In the past few years, an increasing number of machine-learning and deep
learning structures, such as Convolutional Neural Networks (CNNs), have been
applied to solving a wide range of real-life problems. However, these
architectures are vulnerable to adversarial attacks. In this paper, we propose
for the first time to use hardware-supported approximate computing to improve
the robustness of machine learning classifiers. We show that our approximate
computing implementation achieves robustness across a wide range of attack
scenarios. Specifically, for black-box and grey-box attack scenarios, we show
that successful adversarial attacks against the exact classifier have poor
transferability to the approximate implementation. Surprisingly, the robustness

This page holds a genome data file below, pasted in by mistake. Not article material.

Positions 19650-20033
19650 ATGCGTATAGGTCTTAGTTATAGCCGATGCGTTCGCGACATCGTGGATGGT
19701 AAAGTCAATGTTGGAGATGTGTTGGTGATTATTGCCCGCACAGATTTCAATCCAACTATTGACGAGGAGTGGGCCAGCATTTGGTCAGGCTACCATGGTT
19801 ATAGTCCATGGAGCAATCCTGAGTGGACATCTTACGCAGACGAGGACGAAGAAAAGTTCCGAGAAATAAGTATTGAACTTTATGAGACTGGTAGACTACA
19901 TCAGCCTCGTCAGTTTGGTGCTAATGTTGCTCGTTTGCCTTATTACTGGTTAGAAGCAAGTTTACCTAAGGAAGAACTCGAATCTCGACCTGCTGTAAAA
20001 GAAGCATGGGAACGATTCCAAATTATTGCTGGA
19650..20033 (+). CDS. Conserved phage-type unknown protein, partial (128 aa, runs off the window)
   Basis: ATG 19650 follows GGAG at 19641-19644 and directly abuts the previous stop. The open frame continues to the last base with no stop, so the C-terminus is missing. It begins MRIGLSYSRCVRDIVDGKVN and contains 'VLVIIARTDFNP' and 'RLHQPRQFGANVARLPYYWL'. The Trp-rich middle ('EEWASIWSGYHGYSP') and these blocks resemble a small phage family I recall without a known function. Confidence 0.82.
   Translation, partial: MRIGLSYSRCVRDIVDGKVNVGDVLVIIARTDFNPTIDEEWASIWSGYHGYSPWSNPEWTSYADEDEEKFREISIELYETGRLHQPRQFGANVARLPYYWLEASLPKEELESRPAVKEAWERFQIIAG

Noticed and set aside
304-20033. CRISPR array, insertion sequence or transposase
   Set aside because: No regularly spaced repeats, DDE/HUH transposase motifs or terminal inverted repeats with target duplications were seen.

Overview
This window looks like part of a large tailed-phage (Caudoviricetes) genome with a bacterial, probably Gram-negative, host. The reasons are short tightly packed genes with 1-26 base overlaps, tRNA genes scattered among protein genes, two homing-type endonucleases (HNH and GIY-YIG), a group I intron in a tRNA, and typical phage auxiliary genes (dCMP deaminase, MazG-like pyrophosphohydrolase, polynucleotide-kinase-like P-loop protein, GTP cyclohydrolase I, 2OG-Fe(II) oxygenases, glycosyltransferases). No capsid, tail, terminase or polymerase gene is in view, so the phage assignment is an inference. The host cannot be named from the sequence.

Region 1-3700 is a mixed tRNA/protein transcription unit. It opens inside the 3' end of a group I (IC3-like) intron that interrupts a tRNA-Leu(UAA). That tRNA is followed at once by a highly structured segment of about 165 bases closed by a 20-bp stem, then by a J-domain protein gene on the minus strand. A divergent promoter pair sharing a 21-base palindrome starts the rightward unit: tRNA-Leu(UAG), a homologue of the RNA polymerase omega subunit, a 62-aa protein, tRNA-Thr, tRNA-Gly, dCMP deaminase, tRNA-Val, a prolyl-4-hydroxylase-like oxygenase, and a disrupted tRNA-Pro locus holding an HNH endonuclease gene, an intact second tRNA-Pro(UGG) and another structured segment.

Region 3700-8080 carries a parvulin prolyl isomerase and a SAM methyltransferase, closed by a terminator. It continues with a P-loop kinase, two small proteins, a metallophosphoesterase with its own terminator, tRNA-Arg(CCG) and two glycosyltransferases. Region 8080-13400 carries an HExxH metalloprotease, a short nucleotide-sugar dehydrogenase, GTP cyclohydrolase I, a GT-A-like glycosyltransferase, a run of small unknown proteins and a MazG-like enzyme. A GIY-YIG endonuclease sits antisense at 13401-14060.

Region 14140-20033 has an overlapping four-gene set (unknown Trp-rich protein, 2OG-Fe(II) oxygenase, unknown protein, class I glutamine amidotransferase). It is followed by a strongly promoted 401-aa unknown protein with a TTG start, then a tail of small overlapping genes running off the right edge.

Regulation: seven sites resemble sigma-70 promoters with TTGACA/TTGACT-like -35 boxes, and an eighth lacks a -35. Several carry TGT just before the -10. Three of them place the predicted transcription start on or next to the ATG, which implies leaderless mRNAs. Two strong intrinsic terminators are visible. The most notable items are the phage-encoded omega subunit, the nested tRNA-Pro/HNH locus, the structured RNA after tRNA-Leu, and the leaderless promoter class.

advantages also apply to white-box attacks where the attacker has access to the
internal implementation of the approximate classifier. We explain some of the
possible reasons for this robustness through analysis of the internal operation
of the approximate implementation. Furthermore, our approximate computing model
maintains the same level in terms of classification accuracy, does not require
retraining, and reduces resource utilization and energy consumption of the CNN.
We conducted extensive experiments on a set of strong adversarial attacks; We
empirically show that the proposed implementation increases the robustness of a
LeNet-5 and an Alexnet CNNs by up to 99% and 87%, respectively for strong
grey-box adversarial attacks along with up to 67% saving in energy consumption
due to the simpler nature of the approximate logic. We also show that a
white-box attack requires a remarkably higher noise budget to fool the
approximate classifier, causing an average of 4db degradation of the PSNR of
the input image relative to the images that succeed in fooling the exact

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